USER: I have a large spreadsheet with many calculations. Results from section 1 are carried forward to cells in section 2. It would help to graphically illustrate that one cell flows to the calculation of another.
SOLUTION: You can use the Shapes feature to add arrows to indicate the flow of cells. Here’s how you use it.
2). Click in the origin cell and drag to the final cell. Release the mouse button, and an arrow appears, pointing from the first cell to the end cell. Annoyingly, the shape is drawn in a light shade of the first theme color, which ends up as light blue in the Office theme.
4). You can further control the arrow using the Shape Outline dropdown on the Format ribbon. Use the Weight, Dashes, or Arrows flyout menus. There are even more options available by pressing Ctrl+One with the arrow selected (Figure 3).
5). By default, the arrow will resize with the cells. Say that the arrow stretches from column E to column C. If you make column D wider, the arrow will stretch. To turn off this behavior, right-click the arrow and choose Size and Properties. You can then decide if the shape should move, resize, and/or print.
Any line in the Shapes gallery can become an arrow. You might need to draw a curved arrow (Figure 4, below).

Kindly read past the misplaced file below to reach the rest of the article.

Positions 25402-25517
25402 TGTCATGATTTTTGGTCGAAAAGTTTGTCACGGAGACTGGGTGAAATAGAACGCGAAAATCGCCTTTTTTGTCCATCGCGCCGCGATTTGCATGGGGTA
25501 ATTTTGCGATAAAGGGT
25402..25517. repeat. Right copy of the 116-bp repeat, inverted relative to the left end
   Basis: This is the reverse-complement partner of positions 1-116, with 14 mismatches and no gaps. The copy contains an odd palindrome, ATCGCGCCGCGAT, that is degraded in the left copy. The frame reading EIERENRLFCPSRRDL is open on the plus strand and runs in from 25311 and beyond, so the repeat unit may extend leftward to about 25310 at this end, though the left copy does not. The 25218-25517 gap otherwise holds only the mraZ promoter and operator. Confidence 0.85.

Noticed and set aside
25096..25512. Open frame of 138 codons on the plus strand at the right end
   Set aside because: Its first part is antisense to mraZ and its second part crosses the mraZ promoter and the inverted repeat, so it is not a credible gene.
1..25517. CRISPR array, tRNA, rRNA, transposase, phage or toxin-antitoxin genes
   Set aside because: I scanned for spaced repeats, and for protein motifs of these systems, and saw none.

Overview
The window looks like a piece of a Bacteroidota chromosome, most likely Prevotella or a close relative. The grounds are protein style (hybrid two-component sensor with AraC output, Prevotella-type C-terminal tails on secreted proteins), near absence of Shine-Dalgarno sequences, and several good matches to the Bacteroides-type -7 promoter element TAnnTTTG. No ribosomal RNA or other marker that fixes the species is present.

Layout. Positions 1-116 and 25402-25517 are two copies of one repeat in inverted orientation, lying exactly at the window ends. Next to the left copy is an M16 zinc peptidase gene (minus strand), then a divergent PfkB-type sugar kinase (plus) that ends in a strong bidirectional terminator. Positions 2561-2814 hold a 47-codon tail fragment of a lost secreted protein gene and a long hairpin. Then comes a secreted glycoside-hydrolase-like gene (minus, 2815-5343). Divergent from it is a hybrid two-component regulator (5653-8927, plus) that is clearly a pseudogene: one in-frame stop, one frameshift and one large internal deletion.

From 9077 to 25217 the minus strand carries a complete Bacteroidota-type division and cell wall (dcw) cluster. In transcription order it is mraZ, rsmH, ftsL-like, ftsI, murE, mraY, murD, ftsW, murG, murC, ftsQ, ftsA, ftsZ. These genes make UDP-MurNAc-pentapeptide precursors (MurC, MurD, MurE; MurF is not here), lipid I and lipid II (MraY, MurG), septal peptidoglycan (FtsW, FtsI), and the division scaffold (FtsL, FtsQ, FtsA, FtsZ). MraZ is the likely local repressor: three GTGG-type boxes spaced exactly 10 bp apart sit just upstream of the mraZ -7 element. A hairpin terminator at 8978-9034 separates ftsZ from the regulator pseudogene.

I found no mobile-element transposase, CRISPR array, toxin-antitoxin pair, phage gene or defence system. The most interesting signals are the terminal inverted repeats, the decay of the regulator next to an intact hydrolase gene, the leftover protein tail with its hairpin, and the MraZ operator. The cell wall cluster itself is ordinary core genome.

1). For a curved arrow, choose the Curve icon in the Shapes gallery.
3). Start drawing with the mouse. Anywhere that you need the line to change direction, click the mouse and keep drawing. To draw the curve in Figure 5, you would click the mouse at each point shown (Figure 5, below).
5). With the line selected, go to the Shape Outline dropdown on the Format ribbon tab. Choose an arrow from the Arrows dropdown. Choose a darker color. Choose a heavier weight.
If you later need to edit the curves in the line, right click on the line and choose Edit Points. In Edit Points mode, when you click a point, you can move that point, or move one of the two white diamond handles to change the arc of the curve (Figure 6, left).
CFO contributor Bill Jelen. a.k.a. Mr. Excel, is an Excel MVP and the author of 35 books about Microsoft Excel. This article originally appeared in the August 25, 2014, edition of the CFO LearningPro newsletter.